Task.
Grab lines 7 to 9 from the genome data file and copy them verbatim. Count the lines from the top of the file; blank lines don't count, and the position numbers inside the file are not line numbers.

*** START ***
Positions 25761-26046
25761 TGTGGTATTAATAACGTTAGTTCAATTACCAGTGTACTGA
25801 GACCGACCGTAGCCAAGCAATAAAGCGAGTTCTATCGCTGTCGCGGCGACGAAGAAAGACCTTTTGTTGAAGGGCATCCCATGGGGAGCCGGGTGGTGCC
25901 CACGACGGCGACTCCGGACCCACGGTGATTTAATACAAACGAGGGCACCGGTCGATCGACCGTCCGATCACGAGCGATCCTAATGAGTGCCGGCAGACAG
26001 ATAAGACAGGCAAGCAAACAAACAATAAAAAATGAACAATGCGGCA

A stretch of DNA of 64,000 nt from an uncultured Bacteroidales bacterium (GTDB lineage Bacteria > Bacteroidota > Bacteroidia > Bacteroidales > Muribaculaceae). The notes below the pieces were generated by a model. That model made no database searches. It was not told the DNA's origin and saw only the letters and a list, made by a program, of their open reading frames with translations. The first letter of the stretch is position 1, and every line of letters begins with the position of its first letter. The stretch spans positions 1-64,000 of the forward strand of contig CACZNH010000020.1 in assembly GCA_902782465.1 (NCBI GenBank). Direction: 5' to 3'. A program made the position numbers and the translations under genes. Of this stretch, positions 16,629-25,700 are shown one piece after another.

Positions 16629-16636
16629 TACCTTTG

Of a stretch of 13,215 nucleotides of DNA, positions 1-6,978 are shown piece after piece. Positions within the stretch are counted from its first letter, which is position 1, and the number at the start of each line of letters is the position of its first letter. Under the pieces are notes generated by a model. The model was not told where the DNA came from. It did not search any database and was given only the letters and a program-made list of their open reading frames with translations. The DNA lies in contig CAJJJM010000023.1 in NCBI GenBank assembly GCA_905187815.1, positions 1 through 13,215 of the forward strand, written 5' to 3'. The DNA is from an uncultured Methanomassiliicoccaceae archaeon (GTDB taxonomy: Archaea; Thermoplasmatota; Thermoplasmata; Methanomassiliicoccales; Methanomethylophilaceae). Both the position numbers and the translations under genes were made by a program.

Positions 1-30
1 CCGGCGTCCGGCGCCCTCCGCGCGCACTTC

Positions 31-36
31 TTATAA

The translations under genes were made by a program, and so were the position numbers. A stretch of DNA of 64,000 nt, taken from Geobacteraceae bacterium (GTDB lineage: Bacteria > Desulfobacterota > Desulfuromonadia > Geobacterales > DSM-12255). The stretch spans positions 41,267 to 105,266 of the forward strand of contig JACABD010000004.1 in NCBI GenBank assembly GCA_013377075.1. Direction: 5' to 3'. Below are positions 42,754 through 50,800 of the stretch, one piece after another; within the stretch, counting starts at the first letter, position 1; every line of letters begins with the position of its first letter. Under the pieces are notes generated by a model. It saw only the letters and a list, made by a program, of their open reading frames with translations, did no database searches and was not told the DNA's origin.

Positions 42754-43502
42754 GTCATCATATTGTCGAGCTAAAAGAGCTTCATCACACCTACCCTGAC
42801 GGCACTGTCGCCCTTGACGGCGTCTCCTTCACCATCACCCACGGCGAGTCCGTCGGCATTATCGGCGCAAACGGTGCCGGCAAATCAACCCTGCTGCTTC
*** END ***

Positions 16629-16636
16629 TACCTTTG

Of a stretch of 13,215 nucleotides of DNA, positions 1-6,978 are shown piece after piece. Positions within the stretch are counted from its first letter, which is position 1, and the number at the start of each line of letters is the position of its first letter. Under the pieces are notes generated by a model. The model was not told where the DNA came from. It did not search any database and was given only the letters and a program-made list of their open reading frames with translations. The DNA lies in contig CAJJJM010000023.1 in NCBI GenBank assembly GCA_905187815.1, positions 1 through 13,215 of the forward strand, written 5' to 3'. The DNA is from an uncultured Methanomassiliicoccaceae archaeon (GTDB taxonomy: Archaea; Thermoplasmatota; Thermoplasmata; Methanomassiliicoccales; Methanomethylophilaceae). Both the position numbers and the translations under genes were made by a program.